Alaska Sen. Sullivan believes Biden impeachment probe is a ‘legitimate line of inquiry’

WASHINGTON — Alaska Republican Sen. Dan Sullivan is backing an impeachment inquiry into President Joe Biden ordered by House Speaker Kevin McCarthy, according to a statement from his office.

House Republicans have been investigating the overseas business dealings of the president’s son, Hunter Biden, but have not produced evidence directly linking the president to financial wrongdoing. McCarthy said in a statement Tuesday that they have “uncovered serious and credible allegations into President Biden’s conduct.”

“Senator Sullivan believes it is a legitimate line of inquiry to address the two issues Speaker McCarthy raised: Where did the $20 million directed to Biden family members through various shell companies end up? Has the administration obstructed investigations into Biden family business dealings as alleged by IRS whistleblowers?” Sullivan spokesperson Ben Dietderich said in an emailed statement citing the specifics of the House GOP’s investigation.

Dietderich said Alaskans have called Sullivan’s office “wanting answers to these questions.”

“As the Senator has said many times before, the worst thing for our country is for Americans to believe that the Justice Department is providing two tiers of justice to Americans,” he said.

[Speaker McCarthy directs the House to open an impeachment inquiry into President Biden]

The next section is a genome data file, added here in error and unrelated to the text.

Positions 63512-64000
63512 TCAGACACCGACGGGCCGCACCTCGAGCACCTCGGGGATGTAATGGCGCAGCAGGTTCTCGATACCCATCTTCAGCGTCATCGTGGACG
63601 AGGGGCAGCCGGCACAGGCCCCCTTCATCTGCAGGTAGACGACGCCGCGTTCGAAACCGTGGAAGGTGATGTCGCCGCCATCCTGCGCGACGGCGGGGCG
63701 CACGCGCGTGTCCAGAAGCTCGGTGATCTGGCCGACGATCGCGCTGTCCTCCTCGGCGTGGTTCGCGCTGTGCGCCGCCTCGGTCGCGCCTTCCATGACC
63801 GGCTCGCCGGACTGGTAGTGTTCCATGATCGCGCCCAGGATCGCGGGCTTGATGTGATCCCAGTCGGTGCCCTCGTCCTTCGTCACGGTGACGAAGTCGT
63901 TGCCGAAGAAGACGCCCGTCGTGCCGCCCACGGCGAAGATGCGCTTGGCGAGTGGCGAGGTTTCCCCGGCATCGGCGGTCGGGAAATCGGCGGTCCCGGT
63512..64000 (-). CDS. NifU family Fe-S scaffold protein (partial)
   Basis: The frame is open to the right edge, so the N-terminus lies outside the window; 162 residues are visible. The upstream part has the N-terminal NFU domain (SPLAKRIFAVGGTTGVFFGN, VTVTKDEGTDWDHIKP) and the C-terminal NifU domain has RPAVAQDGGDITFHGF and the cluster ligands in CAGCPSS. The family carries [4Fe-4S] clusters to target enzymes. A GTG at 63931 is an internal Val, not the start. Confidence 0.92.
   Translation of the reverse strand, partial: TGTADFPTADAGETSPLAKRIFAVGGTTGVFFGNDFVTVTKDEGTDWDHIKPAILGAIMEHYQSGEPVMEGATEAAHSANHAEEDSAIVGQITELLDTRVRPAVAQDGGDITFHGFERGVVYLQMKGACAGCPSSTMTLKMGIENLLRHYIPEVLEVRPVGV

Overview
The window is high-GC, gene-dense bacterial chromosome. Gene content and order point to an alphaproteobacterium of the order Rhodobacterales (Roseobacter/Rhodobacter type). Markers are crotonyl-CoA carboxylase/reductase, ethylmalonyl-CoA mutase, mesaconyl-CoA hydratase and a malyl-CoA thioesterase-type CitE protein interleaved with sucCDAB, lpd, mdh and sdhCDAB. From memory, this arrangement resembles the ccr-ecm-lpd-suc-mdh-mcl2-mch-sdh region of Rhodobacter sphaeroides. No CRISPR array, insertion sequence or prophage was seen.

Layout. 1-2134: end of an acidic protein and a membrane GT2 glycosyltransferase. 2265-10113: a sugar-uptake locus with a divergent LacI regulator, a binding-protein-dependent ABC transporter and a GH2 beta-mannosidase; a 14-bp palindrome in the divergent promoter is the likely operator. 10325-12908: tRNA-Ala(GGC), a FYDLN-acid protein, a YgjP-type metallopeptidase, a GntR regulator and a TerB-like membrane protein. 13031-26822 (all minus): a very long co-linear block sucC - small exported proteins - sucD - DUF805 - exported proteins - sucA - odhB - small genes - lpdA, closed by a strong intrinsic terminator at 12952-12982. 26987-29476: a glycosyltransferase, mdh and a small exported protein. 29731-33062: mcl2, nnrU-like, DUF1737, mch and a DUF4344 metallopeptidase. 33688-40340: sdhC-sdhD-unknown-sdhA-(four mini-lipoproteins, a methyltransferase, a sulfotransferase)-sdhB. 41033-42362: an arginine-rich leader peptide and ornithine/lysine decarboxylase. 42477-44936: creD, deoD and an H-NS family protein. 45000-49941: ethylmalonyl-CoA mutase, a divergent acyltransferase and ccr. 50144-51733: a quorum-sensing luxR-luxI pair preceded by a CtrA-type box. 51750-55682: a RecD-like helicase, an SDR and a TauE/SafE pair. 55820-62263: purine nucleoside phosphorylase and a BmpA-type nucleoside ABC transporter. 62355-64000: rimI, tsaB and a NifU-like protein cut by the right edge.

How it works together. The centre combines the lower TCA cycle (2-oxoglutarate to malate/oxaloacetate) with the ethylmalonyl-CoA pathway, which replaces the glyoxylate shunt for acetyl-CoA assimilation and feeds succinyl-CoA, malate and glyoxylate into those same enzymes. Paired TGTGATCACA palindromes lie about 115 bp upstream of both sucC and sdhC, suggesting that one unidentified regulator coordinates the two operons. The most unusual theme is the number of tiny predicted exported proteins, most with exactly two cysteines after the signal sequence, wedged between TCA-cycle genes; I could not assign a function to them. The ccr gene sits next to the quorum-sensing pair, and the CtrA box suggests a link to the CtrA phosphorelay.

Sullivan condemned a federal criminal indictment of former President Donald Trump using similar language.


The White House dismissed the inquiry, saying that House Republicans after a nine-month investigation have “turned up no evidence of wrongdoing,” according to the Associated Press.

Alaska Republican Sen. Lisa Murkowski’s office did not respond to a request for comment, but the senator told Reuters, “The bar for impeachment seems to get lower and lower every year.”

Other Senate Republicans, such as moderate Utah Sen. Mitt Romney, have expressed support for the inquiry, though Romney has been more cautious about impeachment itself.

Impeachment has a long way to go before reaching the Senate. The House would have to first vote to impeach Biden before the articles of impeachment advance to the upper chamber for a potential trial. In that situation, senators would act as jurors, and a conviction on an article of impeachment would require approval by a two-thirds majority.

Alaska Democratic Rep. Mary Peltola’s office did not have a comment on the House impeachment inquiry. Peltola has endorsed Biden for president in 2024.

Riley Rogerson

Riley Rogerson is a reporter for the Anchorage Daily News based in Washington, D.C., and is a fellow with Report for America. Contact her at rrogerson@adn.com.